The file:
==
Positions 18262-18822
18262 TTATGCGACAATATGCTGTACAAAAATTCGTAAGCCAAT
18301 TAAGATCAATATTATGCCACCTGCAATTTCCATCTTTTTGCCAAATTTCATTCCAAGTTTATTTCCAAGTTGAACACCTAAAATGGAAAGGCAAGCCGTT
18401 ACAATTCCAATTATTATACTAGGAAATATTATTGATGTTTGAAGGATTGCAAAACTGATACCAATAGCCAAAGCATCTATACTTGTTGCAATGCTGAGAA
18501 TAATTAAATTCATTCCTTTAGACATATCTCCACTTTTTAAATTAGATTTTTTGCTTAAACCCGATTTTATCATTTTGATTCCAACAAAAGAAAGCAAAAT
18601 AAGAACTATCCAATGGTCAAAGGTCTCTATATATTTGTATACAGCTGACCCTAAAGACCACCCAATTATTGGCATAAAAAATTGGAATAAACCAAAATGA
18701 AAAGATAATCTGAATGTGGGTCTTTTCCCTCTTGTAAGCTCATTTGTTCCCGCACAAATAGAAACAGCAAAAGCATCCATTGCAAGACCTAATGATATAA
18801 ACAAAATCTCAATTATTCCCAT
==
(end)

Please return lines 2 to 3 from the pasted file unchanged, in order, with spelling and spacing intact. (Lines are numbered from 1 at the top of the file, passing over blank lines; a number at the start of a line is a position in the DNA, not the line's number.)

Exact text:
18262 TTATGCGACAATATGCTGTACAAAAATTCGTAAGCCAAT
18301 TAAGATCAATATTATGCCACCTGCAATTTCCATCTTTTTGCCAAATTTCATTCCAAGTTTATTTCCAAGTTGAACACCTAAAATGGAAAGGCAAGCCGTT